Before I begin this section, take note of some of the key terms I will be using. This remote uses a feature called “Activities” which are created lists in the MyHarmony software that can perform multiple actions at once. For example, I use an activity that is labeled “Watch Fire TV”. With a tap of the activity, the TV turns on and is set to the correct input, followed by the sound bar. These activities can include anything you want, like turning on music devices for listening to music or making sure the Xbox is turned on and the TV is set to the right input when playing a game. Everything in that activity is turned on and off with one tap. “Devices” are the individual devices connected to the remote. Devices can be individually controlled, if you desire, for one time usage like when just wanting to pair a new device to a Bluetooth speaker. Logitech’s database contains over 270,000 devices, so I have no doubt you’ll find the device you have in your living room. The last thing to take note of is, depending on what activity or device you are using, the touchscreen will automatically display commands that you can use, like adjusting the Aspect Ratio for a TV.
You first connect your Harmony remote to your computer and use the Logitech MyHarmony Software to begin setting up the remote. I was avoiding doing this as I didn’t want to go through the process of recreating all of my activities and devices. To my surprise, Logitech had me connect my MyHarmony account where it then offered the ability to transfer all of my previously created settings from my old remote; how awesome that was! After just a few minutes, the remote was all ready to go with minimum effort. First time users will need to go through the setup phase of adding devices, activities, and favorite TV channels. For the software experience of setting up the device, read over my Harmony Ultimate Home review under the Unboxing and Setup section.
The MyHarmony software is straightforward with helpful steps walking you through the process. You can make activities, add devices, change icons, change device settings and a few more things. I still found the software to be slow and sometimes hang when syncing the remote, but patches have minimised this occurrence. A new feature of the software that I really enjoyed is that you can now wirelessly sync changes to your remote. Make a change on your MyHarmony software, then go to your remote and download the changes; no longer do you need to use the USB connection to your PC.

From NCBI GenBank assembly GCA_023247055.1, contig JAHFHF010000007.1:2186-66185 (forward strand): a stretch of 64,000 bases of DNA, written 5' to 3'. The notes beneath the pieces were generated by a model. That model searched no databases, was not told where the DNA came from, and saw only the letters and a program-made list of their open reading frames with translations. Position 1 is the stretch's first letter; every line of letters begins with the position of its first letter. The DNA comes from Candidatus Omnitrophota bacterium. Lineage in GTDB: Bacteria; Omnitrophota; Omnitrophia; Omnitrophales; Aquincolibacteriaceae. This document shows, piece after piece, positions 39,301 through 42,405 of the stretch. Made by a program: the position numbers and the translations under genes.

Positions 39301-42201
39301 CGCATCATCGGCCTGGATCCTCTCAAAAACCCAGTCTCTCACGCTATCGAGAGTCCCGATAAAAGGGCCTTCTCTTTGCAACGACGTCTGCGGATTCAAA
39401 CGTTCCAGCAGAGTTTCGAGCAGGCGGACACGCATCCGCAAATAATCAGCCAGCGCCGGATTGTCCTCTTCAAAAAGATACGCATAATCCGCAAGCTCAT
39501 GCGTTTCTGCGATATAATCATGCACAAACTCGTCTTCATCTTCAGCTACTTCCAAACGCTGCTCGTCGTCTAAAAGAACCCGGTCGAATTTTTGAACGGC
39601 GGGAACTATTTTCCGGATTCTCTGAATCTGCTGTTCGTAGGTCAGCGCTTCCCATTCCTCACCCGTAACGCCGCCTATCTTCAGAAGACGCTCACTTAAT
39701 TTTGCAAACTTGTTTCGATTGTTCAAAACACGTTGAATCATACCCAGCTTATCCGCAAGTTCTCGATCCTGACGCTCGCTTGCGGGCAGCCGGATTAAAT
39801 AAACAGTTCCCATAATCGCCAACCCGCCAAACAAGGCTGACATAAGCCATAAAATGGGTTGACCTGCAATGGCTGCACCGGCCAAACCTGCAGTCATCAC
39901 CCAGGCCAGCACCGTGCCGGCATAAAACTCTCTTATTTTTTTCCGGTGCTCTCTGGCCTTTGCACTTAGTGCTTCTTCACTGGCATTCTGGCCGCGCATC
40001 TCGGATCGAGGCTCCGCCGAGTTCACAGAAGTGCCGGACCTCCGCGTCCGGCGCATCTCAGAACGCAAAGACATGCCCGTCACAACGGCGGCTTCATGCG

After the Harmony hub was centrally located on top of my credenza, I sat down on the couch and began using the remote. The new interface is simple and more responsive than the last and the built in motion detector allows the remote to detect movement and promptly activate the lights/screen.
Night functionality is fair with the LEDs being acceptable although I would prefer either adjustable brightness or a slightly brighter backlight.
Tactile feedback on the buttons offer a subtle click noise with very little travel distance needed to be activated. Moreover, the physical buttons include everything you need for general usage including volume, a movement wheel, channel button and red, green, yellow, blue buttons for gaming consoles.
The remote’s body remains the same length as the previous model, but is now thinner in both width and depth and is more streamlined. This new rework prevents the remote from shaking or rocking when placed on a table, something I heavily disliked about the Ultimate Home remote. One hand operation is also much easier with your thumb being able to access all of the buttons with ease.
When it came to actually using the remote and playing around with the activities, again, the functionality didn’t change much. Speed and accuracy of the hub was all the same as well as Bluetooth connections such as when connecting this remote to my Fire TV Stick.
A feature of this remote is that you actually don’t have to use the remote at all. As strange as that may sound, you can actually use the Harmony App on your smartphone to control everything your remote can. The IR blaster on your phone replaces the one on the remote, and Bluetooth and wireless connections are still submitted through the Harmony Hub. I stuck with using the remote, but for those who can’t let go of their phone, that may be the best option.
Do note, that while I use the term “smart” quite often, this remote doesn’t require a “smart” product to work along with it. I have a 15 year old Sony amplifier and this remote functions with it just as the OEM remote does. Same goes for my normal LG TV.
My Final Thoughts
This little gadget is like having 15 remotes all packed into one device and I couldn’t go on without it. Its functionality is off the charts and it makes a living room that previously required four remotes much easier to manage. All of this however, does come at the hefty price of $299.99. If you want to become a power user who takes control of their smart connected home, then I highly recommend picking up this remote. This remote receives another five stars in my books and you won’t regret this purchase. For those who believe they can do without the touchscreen or those who are on more of a budget, Logitech does offer the Harmony Companion which does everything stated above with the exception of the touchscreen; that remote is only $149.99.
© 2016 Justin Vendette